You looked at Brock Turner as a fellow Stanford student, an archetype of the California kids from your own student days: blonde, athletic, and rich. And you came to his rescue. You could much more easily relate to him than to the passed out unconscious girl behind the dumpster.

Judge Persky, you insulted the only victim in this case, the unnamed female who was raped and assaulted. In your haste to mitigate the “severe impact,” incarceration would have on the rapist, you looked away from your prime directive: justice.

I tried to discover whether or not you have daughters, Judge Persky. I couldn’t find out, even though I’m a good Google researcher. I wanted to know because I can’t imagine a father of a daughter would find it so easy to minimize the violence done to the victim in this case. So let me say that fathers worry about their daughters every day. We worry that they will be safe, that no idiot man will catcall, or humiliate them. We pray that they will know their limits when out on the town. We pray that if they’ve had too much to drink that some slimy drunk won’t grab them and take advantage of their state. I’m the father of 3 grown women, 3 responsible, bright and fun women. And I will worry about them every day of my life. I will worry less about my sons because I know that this kind of crime is not in their makeup. But I will reassert that like the 2 Swedes who rescued the victim and subdued the rapist until police came, as mensches who witness such behavior they are obligated to do something.

When a judge like you rules to shield a man of privilege who thinks being drunk gives him carte blanche to rape, handle, finger, grope or kiss women because we live in a culture of booze and drugs and sex, then I worry more. You don’t give permission. But you don’t slam the gavel down and throw Turner behind bars for a few years anyway. Your bio claims you worked with women who were victims of domestic abuse. How does your knowledge base from that world not lead you to do justly?

Judge Persky, I don’t know what you’re supposed to do here. Can you apologize for a miscarriage of justice? Can you call a mistrial? You were just ushered into another term on the Superior Court. Would it not be a time to step down, to acknowledge that you made a terrible error?

What you do is your call; yours and the voters of Santa Clara. As a rabbi, as a father and grandfather, as a naïve believer in the possibility of justice in this nation, Judge Persky, it is time for your atonement. Anything less besmirches the damaged life of this victim and the millions of women who have suffered the indifference and open ridicule of the American justice system on every level.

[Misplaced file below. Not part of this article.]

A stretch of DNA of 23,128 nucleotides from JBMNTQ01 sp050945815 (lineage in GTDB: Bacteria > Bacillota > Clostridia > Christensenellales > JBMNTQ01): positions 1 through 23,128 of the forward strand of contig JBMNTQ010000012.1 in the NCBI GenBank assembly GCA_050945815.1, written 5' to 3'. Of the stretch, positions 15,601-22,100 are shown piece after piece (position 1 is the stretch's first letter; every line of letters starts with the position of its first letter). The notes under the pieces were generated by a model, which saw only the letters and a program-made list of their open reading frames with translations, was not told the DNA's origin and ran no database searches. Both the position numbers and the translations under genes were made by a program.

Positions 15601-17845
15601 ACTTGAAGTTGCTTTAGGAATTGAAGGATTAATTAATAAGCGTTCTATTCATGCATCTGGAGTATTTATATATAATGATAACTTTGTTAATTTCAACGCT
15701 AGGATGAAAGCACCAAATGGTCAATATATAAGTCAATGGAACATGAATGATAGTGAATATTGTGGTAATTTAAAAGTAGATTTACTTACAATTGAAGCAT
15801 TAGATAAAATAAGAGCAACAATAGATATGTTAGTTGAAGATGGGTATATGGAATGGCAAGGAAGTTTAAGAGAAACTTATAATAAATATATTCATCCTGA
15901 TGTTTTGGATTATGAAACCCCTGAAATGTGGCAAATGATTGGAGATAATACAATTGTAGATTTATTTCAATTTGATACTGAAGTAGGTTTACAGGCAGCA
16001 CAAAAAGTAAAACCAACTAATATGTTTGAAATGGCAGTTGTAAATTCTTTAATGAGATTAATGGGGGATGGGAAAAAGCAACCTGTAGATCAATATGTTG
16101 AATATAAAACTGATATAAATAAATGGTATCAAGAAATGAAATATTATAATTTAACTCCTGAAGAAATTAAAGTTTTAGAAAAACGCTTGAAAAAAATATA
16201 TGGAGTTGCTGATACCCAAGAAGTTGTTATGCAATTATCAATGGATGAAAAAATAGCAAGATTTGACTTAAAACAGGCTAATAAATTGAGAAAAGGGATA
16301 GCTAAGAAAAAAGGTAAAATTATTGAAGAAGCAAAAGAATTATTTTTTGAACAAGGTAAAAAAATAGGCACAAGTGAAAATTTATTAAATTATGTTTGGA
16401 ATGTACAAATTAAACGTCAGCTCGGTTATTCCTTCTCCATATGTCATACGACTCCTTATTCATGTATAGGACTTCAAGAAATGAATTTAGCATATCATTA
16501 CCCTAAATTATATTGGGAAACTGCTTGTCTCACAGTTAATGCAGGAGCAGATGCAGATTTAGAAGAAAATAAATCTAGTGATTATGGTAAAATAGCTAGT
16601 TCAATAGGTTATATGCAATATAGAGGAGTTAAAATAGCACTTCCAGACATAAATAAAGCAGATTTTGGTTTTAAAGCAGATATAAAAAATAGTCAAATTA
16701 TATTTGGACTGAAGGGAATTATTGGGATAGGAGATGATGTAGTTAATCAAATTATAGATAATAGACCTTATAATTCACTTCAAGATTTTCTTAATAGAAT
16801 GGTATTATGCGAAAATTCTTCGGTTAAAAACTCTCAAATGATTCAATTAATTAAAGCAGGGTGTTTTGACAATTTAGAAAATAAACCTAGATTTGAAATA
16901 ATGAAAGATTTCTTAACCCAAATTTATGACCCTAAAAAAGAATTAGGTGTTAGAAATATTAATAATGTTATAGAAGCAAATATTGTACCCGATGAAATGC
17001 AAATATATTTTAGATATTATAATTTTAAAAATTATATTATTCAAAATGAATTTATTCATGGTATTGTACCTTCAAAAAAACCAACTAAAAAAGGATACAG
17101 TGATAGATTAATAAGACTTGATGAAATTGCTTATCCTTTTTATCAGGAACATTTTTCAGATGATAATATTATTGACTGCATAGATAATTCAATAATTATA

Reasons for Hoping

Today was the last Friday Shabbat experience for this year’s TBA Early Learning Center students. I looked at them sitting in the sanctuary seats that sometimes swallow up the smallest kids if they scoot back too far. In a few years, they will easily master that adult space. But for now, it’s awfully cute.
These children and many before them have achieved a certain level of Yiddishkeit. They know prayers and stories and Hebrew words. They can tell you about holidays. They can describe Jewish foods they’ve prepared together.
The sanctuary is not foreboding space. It is not terra incognita. The sanctuary welcomes them in immediately. It is their space as much as it is their parents’.
We are no longer using the tools of fear to overwhelm our children into behaving a certain way. We are removing so many of the stale and stiff obstacles that have served as barriers to finding a sense of intimacy in sacred temple space. The children are invited into the sanctuary.
As a child, I was taught to fear rabbis. In fact, if I have this memory correctly recalled, I was taught to fear all men in authority. I purposely use the term ‘fear’ and not respect. Because respect implies a sharing of the soul, the true recognition of a relationship fueled by empathy and mutuality.
If as a child you were inculcated with a certain level of fear, how did it work for you? Did it make you a better person? More sensitive? More successful?
The Judaism of our children is enriched, super-charged. And it flows with a deep abiding love of all people. There is no room to foster fear. It’s all about building bridges, not walls.
I looked at our crop of kids this morning, and I saw such enormous potential. It’s a mad world; this is certain. But today I saw reasons to keep hoping. I saw Jewish souls filled with love and confidence. What blessings!
Shabbat Shalom